Just-noticeable differences (jnd’s) in velocity were measured as a function of reference velocity for central and peripheral vision. The velocity discrimination curves plotting jnd’s in velocity, expressed as Weber fractions, as a function of reference velocity were U shaped at all eccentricities. Under almost every stimulus condition the increase in jnd in velocity with increasing eccentricity was significantly larger at low reference velocities than at high reference velocities. Consequently the shift toward higher velocities with increasing eccentricity was much clearer for the lower end of the velocity-discrimination curve than for the upper end. These results are in agreement with the predictions derived from the response characteristics of velocity-tuned cells. Control experiments involving direction discrimination have shown that the impossibility of making fine velocity judgments at high speeds is due not to too weak a contrast for the stimulus motion to be visible but to a limitation in the neural apparatus analyzing velocity.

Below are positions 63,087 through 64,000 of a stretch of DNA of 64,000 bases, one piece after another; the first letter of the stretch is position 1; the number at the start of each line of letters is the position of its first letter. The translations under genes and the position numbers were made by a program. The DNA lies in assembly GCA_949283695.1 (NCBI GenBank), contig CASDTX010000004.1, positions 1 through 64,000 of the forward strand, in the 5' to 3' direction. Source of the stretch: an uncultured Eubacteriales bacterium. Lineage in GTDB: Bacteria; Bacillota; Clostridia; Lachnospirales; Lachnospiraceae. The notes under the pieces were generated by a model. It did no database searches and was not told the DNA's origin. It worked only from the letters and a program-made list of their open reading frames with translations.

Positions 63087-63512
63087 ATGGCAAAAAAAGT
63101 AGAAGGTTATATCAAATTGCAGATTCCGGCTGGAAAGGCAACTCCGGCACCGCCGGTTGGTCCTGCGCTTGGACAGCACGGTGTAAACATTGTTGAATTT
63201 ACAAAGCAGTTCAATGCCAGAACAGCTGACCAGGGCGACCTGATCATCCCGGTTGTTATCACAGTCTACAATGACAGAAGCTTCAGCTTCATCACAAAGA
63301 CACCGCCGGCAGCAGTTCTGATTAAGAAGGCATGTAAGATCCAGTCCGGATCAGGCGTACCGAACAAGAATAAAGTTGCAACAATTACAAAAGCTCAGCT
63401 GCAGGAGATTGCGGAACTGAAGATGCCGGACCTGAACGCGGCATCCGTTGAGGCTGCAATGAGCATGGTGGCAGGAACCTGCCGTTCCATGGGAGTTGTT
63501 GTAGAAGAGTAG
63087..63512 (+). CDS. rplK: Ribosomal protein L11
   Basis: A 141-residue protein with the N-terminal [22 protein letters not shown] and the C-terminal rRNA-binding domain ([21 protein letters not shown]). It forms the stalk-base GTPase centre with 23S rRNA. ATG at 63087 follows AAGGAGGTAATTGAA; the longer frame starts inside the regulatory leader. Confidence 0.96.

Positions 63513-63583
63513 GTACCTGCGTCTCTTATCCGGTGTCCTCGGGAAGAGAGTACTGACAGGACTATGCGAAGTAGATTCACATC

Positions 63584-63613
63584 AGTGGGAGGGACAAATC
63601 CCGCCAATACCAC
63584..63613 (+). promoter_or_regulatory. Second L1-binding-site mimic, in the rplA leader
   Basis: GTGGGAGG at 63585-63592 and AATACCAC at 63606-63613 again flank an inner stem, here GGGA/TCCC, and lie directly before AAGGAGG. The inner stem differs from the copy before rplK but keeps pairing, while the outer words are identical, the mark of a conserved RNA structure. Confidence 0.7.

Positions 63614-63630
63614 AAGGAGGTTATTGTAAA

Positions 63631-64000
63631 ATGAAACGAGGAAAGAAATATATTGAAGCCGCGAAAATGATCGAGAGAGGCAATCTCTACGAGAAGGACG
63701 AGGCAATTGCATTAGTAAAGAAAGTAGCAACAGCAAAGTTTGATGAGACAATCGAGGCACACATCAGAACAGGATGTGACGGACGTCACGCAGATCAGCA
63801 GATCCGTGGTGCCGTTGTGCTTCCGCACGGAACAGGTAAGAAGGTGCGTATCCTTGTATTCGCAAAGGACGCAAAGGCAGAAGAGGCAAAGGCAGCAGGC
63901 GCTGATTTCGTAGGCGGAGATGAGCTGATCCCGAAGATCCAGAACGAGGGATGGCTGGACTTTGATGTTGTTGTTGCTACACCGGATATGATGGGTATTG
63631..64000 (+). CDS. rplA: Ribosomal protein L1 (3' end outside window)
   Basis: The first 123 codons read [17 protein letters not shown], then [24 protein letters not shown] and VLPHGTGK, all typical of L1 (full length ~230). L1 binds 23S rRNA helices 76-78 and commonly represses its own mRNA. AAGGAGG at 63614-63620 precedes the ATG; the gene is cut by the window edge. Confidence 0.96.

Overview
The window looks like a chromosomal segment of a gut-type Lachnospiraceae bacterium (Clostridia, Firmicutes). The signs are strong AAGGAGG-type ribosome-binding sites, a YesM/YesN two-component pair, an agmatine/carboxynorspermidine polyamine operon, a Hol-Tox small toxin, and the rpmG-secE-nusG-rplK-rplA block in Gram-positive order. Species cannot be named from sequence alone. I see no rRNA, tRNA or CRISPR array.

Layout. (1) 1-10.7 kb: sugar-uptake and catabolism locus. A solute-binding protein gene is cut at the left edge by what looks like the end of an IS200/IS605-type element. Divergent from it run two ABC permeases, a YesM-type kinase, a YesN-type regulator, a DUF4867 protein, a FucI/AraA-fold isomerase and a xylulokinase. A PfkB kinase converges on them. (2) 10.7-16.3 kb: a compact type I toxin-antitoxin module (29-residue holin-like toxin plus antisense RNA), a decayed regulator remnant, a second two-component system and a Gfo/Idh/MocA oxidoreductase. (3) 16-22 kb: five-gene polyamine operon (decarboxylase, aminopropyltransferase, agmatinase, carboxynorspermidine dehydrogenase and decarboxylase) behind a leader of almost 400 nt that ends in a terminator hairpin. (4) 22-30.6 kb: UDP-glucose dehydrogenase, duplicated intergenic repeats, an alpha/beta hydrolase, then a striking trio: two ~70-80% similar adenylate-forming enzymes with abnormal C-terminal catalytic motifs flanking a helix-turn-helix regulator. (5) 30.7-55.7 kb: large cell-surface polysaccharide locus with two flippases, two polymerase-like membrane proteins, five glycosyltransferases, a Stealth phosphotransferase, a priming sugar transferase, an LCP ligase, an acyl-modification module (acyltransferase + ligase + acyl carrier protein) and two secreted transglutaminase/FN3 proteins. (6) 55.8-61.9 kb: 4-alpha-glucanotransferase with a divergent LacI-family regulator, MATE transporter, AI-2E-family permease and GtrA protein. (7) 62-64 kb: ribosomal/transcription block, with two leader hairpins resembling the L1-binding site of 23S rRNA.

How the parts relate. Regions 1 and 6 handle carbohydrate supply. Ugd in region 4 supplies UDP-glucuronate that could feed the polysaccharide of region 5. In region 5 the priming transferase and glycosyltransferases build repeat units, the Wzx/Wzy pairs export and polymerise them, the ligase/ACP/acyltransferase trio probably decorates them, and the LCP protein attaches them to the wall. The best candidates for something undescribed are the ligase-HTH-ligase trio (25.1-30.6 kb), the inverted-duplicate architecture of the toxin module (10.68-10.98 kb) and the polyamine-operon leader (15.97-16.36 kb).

© 1985 Optical Society of America
Guy A. Orban, Frank Van Calenbergh, Bart De Bruyn, and Hugo Maes, "Velocity discrimination in central and peripheral visual field," J. Opt. Soc. Am. A 2, 1836-1847 (1985)